UBS Wealth Management Starts Cutting Jobs in Asia and Europe
UBS Group AG started a sweeping round of job cuts at its global wealth management unit in Europe and Asia, targeting dismissals across the board as new co-head Iqbal Khan seeks to make his mark on the business.
UBS has cut as much as 20% of the workforce in some European teams and is reducing management layers in Asia to bring clients closer to top decision-makers, people with knowledge of the matter said, asking not to be identified as the matter is private. Asia has introduced a new organizational structure and will be followed by Western Europe, Central & Eastern Europe, Middle East & Africa. Job losses are taking place at every level from managing directors to assistants, the people said.
Khan and co-head Tom Naratil are restructuring UBS’s most important business to rein in costs and speed up decision making after Chief Executive Officer Sergio Ermotti gave them 60 days to devise a plan to turn around the unit. While UBS hasn’t communicated the extent of the cuts, people familiar with the matter have said it will likely affect about 500 employees. That comes after thousands of investment banking dismissals over the past decade as UBS pivoted toward private banking.
As part of the changes, UBS is dismantling a unit dedicated to the ultra rich -- moving some client advisers into the regional divisions and others into its Globally Family Office unit -- while also dividing the EMEA wealth business into three regions.
Khan pursued a regional strategy when he ran the international wealth management unit at Credit Suisse, splitting his division into seven regions to boost local decision-making. Now he and Naratil are doing the same at UBS, some two years after the bank merged its Americas and global wealth units into a single business.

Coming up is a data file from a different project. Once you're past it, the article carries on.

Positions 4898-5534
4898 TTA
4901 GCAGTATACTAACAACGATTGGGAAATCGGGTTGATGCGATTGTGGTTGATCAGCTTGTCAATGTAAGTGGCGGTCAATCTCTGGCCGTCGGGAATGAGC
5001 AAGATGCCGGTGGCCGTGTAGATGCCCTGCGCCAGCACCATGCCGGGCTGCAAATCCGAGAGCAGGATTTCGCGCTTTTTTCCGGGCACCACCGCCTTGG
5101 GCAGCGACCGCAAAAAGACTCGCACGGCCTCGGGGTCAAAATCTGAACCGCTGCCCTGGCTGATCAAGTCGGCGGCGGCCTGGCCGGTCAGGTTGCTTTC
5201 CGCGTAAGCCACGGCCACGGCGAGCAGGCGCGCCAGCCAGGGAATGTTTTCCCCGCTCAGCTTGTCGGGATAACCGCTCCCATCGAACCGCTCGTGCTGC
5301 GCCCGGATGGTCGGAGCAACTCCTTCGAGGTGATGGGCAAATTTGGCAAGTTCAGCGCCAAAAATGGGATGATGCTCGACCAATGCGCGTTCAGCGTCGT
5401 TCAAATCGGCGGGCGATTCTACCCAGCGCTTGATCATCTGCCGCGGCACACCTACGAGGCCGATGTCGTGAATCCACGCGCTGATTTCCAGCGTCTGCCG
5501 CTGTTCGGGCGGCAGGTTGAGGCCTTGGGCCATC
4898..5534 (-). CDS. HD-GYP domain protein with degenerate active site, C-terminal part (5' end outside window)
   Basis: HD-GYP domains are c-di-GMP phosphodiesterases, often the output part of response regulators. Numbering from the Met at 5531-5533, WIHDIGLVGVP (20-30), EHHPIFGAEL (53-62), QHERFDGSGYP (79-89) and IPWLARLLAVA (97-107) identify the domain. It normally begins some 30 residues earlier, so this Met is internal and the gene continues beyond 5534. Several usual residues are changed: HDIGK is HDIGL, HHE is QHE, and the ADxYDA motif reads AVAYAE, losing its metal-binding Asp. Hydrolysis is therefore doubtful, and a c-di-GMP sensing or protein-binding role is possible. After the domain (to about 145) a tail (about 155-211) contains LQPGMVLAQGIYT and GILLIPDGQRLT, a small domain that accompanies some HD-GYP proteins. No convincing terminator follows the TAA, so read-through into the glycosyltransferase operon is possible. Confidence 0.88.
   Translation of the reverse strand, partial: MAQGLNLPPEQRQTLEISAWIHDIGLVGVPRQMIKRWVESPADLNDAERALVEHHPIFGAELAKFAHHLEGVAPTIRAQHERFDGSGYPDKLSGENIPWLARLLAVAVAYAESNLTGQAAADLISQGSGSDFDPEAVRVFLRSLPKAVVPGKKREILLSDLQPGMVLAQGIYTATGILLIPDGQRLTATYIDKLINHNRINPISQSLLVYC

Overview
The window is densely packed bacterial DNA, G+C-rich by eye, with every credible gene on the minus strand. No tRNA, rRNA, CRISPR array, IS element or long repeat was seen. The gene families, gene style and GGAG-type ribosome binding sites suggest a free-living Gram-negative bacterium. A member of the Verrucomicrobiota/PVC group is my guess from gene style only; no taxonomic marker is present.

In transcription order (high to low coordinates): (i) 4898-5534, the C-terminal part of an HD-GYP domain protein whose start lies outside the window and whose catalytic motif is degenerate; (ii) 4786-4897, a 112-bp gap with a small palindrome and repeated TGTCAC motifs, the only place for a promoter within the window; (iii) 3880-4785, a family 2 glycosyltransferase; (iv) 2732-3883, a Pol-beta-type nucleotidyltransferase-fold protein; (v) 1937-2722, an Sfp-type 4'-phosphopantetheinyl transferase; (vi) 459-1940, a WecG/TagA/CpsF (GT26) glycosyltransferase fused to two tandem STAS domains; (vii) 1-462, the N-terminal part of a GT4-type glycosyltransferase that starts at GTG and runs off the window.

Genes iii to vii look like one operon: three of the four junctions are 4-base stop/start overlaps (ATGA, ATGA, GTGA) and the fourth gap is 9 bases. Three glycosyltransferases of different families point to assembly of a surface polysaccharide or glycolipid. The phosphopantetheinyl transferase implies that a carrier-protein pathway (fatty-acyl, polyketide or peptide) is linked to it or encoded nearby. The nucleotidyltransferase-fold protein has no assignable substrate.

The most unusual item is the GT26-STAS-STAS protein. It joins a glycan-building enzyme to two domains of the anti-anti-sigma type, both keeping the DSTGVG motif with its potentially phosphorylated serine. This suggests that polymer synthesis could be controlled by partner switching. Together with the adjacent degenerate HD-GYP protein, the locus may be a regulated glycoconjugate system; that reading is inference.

“We are taking steps to make it easier and faster for our clients to do business with UBS,” the bank said in a statement. “Those changes impact a small number of roles.”
UBS wants to hand more decision making power to its client advisers and reduce the time previously spent going through as many as seven layers of managers for approvals, people familiar with the reorganization said earlier.
The U.S. and Switzerland are likely to be less affected by the restructuring at the wealth management division, one person said.
Khan is also working on other changes at the business, saying UBS could score “quick wins” by increasing lending, a strategy he also used at Credit Suisse. The bank is targeting $20 billion to $30 billion in net new loans per year.
To help speed up time-consuming negotiations between wealth managers and the investment bank, UBS also plans to manage loans originated in the wealth unit through a separate risk book in its investment bank. It’s eliminating a unit within wealth management called Investment Products and Solutions (IPS) that was the primary engine for coming up with financing structures and investment products.
Much of the work done by the IPS unit mimicked the investment bank and resulted in duplication of certain jobs such as those in structuring, sales and trading, which will now be part of a next round of job eliminations, said people with knowledge of the matter.
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